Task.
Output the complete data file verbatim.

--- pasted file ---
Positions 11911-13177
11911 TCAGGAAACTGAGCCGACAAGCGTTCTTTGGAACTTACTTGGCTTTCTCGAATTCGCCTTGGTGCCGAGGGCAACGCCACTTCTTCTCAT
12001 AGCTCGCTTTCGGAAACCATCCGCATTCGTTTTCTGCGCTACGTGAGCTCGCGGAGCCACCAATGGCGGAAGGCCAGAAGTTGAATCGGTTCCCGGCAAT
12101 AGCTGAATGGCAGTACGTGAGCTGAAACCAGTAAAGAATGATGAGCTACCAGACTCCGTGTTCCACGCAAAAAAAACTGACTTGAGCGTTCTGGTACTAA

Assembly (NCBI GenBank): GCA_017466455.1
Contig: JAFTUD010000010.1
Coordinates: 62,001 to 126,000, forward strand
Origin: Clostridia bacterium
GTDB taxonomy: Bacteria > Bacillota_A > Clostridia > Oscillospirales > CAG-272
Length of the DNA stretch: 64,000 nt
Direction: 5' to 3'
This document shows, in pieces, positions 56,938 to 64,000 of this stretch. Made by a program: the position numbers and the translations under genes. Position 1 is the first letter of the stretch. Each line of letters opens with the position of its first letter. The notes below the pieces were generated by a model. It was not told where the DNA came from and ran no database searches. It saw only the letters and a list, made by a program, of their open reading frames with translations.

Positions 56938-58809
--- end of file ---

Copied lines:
Positions 11911-13177
11911 TCAGGAAACTGAGCCGACAAGCGTTCTTTGGAACTTACTTGGCTTTCTCGAATTCGCCTTGGTGCCGAGGGCAACGCCACTTCTTCTCAT
12001 AGCTCGCTTTCGGAAACCATCCGCATTCGTTTTCTGCGCTACGTGAGCTCGCGGAGCCACCAATGGCGGAAGGCCAGAAGTTGAATCGGTTCCCGGCAAT
12101 AGCTGAATGGCAGTACGTGAGCTGAAACCAGTAAAGAATGATGAGCTACCAGACTCCGTGTTCCACGCAAAAAAAACTGACTTGAGCGTTCTGGTACTAA

Assembly (NCBI GenBank): GCA_017466455.1
Contig: JAFTUD010000010.1
Coordinates: 62,001 to 126,000, forward strand
Origin: Clostridia bacterium
GTDB taxonomy: Bacteria > Bacillota_A > Clostridia > Oscillospirales > CAG-272
Length of the DNA stretch: 64,000 nt
Direction: 5' to 3'
This document shows, in pieces, positions 56,938 to 64,000 of this stretch. Made by a program: the position numbers and the translations under genes. Position 1 is the first letter of the stretch. Each line of letters opens with the position of its first letter. The notes below the pieces were generated by a model. It was not told where the DNA came from and ran no database searches. It saw only the letters and a list, made by a program, of their open reading frames with translations.

Positions 56938-58809